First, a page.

Wine & Spirits: Bonal-Based Cocktails

by WL Author

A cocktail with the French apéritif is a delicious way to start Thanksgiving festivities.

By Kelly A. Magyarics

Mixing bonal with sparkling wine, Aperol and St. Germain makes for a delicious Thanksgiving aperitif. Photo courtesy Paul Carlson.

Bonal is a quinine- and gentian root-based liqueur that hails from France. Photo courtesy Haus Alpenz.

This year, I’m hosting a big, old-fashioned, Griswold-style family Thanksgiving. So I’ve been pouring over cooking magazines, blogs and websites for some dishes that will impress (I’m especially excited to make this cranberry sauce with Ruby Port and tangerine). But I also want to make sure to fill guests’ glasses with something memorable when they arrive; a libation that won’t be too heavy or filling, and will serve to whet their appetites for the gluttony that will follow.

Recently, I had an enticing sparkling wine cocktail with Bonal Gentiane-Quina (or Bonal, for short). This French aperitif is made by infusing gentian root, cinchona (quinine) and herbs from the Grande Chartreuse mountains in a base of Mistelle (wine fortified with clear brandy). It’s been produced since 1865, and was re-released to the market a few years ago by Haus Alpenz, whose portfolio also includes other great products like Dolin Vermouth, St. Elizabeth Allspice Dram and Zirbenz Stone Pine Liqueur.

What’s especially fabulous about Bonal is that it’s made to be a meal starter. Years ago, it was known as “ouvre l’appétit”, a beverage to “open the appetite.” It’s traditionally enjoyed neat, on ice with a twist, and can also replace sweet red Vermouth in cocktails. Though it does finish with a bitter note, Bonal also has a touch of honeysuckle, herbs and elderflower on the palate, making it attractive even to those who typically shy away from more overt apéritivi like Campari or Amaro. And 16% ABV keeps it light and approachable.

You can find Bonal peppered on cocktail lists around the District. Adam Bernbach, beverage manager at Proof and Estadio, has been known to play around with it. Right now he’s doing the Leave Home, with reposado tequila, corn whiskey and celery bitters. Bourbon Steak’s Bone Pick cocktail mixes it with Cointreau and iced tea, and Jeff Faile’s Straight to the Top at Fiola combines Bonal with Knob Creek Bourbon, Barolo Chinato, and chocolate and orange bitters.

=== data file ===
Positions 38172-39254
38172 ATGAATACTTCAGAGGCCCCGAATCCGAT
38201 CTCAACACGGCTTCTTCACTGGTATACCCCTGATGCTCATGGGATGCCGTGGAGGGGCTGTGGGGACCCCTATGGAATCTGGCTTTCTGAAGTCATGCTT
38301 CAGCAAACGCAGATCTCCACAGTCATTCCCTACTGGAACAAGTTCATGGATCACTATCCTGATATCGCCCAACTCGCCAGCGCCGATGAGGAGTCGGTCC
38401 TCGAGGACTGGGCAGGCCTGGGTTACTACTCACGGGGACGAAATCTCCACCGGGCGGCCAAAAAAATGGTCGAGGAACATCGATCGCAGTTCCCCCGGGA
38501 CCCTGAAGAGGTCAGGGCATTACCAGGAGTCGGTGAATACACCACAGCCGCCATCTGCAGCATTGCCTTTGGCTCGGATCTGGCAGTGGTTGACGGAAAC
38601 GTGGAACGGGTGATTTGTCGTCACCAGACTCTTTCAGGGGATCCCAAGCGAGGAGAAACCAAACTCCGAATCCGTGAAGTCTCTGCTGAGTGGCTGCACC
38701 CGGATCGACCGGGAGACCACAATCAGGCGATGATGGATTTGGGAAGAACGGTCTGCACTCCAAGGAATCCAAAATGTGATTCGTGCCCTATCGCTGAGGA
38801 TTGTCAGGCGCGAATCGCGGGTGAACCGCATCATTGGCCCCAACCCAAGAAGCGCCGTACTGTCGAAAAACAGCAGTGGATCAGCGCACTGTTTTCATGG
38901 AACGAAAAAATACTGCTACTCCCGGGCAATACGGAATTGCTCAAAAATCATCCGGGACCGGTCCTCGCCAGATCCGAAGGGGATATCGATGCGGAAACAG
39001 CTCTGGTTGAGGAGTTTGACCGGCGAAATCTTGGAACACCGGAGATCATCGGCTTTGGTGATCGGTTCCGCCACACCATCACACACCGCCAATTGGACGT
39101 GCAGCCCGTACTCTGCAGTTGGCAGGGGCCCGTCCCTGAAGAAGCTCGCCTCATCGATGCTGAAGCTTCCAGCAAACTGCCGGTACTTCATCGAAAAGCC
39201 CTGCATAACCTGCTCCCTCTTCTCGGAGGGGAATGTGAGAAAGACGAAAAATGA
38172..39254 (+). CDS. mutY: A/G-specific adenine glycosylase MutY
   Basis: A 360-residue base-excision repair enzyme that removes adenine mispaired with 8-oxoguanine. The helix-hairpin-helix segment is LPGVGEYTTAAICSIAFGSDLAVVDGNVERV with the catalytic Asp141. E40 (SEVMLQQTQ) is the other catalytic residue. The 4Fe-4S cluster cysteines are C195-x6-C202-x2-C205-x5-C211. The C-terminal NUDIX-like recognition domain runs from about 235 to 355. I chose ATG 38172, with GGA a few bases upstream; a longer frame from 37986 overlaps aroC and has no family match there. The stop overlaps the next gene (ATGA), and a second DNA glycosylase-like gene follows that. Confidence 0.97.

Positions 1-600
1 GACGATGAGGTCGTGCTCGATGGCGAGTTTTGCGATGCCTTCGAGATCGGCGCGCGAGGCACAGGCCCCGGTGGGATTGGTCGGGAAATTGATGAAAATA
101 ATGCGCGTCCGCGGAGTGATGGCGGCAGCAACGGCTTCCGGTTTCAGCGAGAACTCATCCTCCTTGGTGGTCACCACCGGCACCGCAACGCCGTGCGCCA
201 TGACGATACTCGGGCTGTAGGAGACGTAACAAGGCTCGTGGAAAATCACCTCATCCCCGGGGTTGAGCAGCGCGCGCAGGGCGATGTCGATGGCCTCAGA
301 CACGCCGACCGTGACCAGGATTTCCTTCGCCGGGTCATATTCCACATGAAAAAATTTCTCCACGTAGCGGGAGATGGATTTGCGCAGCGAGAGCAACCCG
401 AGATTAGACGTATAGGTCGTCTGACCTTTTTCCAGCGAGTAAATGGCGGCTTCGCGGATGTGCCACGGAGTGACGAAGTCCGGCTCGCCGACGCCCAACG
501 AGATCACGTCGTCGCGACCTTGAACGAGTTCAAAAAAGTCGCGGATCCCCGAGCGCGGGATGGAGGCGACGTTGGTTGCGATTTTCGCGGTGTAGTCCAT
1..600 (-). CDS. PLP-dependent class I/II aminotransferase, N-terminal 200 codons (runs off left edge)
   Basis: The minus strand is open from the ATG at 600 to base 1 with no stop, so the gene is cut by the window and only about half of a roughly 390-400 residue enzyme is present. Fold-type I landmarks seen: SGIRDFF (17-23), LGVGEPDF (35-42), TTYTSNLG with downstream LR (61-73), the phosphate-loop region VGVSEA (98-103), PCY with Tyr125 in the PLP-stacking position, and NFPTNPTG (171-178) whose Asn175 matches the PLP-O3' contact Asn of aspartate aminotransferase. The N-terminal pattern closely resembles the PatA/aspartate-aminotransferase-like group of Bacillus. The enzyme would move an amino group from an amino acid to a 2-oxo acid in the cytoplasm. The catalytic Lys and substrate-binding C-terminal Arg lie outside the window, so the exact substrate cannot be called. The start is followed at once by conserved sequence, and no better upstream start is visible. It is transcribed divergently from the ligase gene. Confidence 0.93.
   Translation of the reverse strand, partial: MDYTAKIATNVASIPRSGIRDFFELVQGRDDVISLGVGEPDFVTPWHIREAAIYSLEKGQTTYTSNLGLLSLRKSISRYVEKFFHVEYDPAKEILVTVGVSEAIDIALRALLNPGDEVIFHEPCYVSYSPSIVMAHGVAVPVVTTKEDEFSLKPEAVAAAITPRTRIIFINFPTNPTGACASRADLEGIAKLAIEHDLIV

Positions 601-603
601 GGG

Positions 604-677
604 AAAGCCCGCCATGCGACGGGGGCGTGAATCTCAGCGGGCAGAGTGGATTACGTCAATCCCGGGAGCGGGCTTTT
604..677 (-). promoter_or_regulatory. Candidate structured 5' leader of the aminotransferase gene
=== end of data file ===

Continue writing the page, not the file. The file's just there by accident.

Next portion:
The sparkling wine cocktail I was digging recently was made at Vinoteca by mixologist Horus Alvarez. He mingles Bonal with Aperol, St. Germain and grapefruit juice, all of which play off Bonal’s floral notes. What makes this drink fitting for Thanksgiving entertaining is that the base can be made in advance and kept chilled. When guests arrive, just pour about 1 1/3 oz. into a chilled flute, top it with sparkling wine and garnish with a thyme sprig. Or keep a pitcher of the base and a bottle of sparkling wine on ice, along with the garnish, a calibrated shot glass and a recipe card, and let guests help themselves.

Bonal Sparkling Cocktail
Recipe courtesy Horus Alvarez, Mixologist, Vinoteca, Washington, D.C.
1/3 oz. Bonal Gentiane-Quina
¼ oz. Aperol
¼ oz. St. Germain
¼ oz. simple syrup
¼ oz. fresh grapefruit Juice
4 oz. dry sparkling wine
Thyme sprig, for garnish

Combine Bonal, Aperol, St. Germain, simple syrup and grapefruit juice in a cocktail shaker, and chill for few minutes. Pour into a chilled Champagne flute and top off with sparkling wine. Garnish with a thyme sprig.

Bonal is available in the District. Once you get your hands on a bottle, here are some other libations to try:

Quin Quina Crusta
Recipe courtesy Leo Robitschek, Eleven Madison Park, New York, NY
This is another great Bonal-based starter. Don’t be confused by the amount of Peychaud’s Bitters in this recipe—it’s not a typo, and lends both a gorgeous ruby hue and an appealing herbal spiciness to the drink. The small amount of Luxardo included keeps that powerful flavor in check; this is a perfectly balanced cocktail.
2 oz. Bonal Gentiane-Quina
½ oz. lemon juice
½ oz. Peychaud’s Bitters
¼ oz. Luxardo Maraschino Liqueur
Lemon peel, for garnish

Rub the outside of a cocktail glass with the juice from a lemon wedge, and then dip in sugar to coat. Chill the glass. Add Bonal, lemon juice, Peychaud’s and Luxardo to a cocktail shaker. Dry shake, and pour into the prepared cocktail glass, over crushed ice. Garnish with the lemon peel.

Recipe courtesy Haus Alpenz
Mixing Bonal with fresh apple cider (not apple juice) is a classic way to enjoy it; it’s also perfect for this time of year.
2 oz. Bonal Gentiane-Quina
2 oz. fresh apple cider
Lemon wedge, for garnish

Add Bonal and apple cider to a cocktail shaker. Add ice, and shake until chilled. Strain into a chilled cocktail glass, and garnish with a lemon wedge.

Bonal & Rye
Recipe courtesy Todd Smith, San Francisco, CA
Fans of brown spirits will enjoy this mixture of spicy rye, Bonal and citrus. The recipe calls for it to be served up, but straining it over cracked ice works as well. Garnish with an orange peel if you like.

2 oz. rye whiskey
1 oz. Bonal Gentiane-Quina
½ oz. Combier or Cointreau
2 dashes orange bitters
1 dash Angostura bitters

Add all to a cocktail shaker. Add ice, and stir until chilled. Strain into a chilled cocktail glass.

Kelly Magyarics is a wine and spirits writer, and wine educator, in the Washington. D.C. area. She can be reached on her website,, or on Twitter @kmagyarics.

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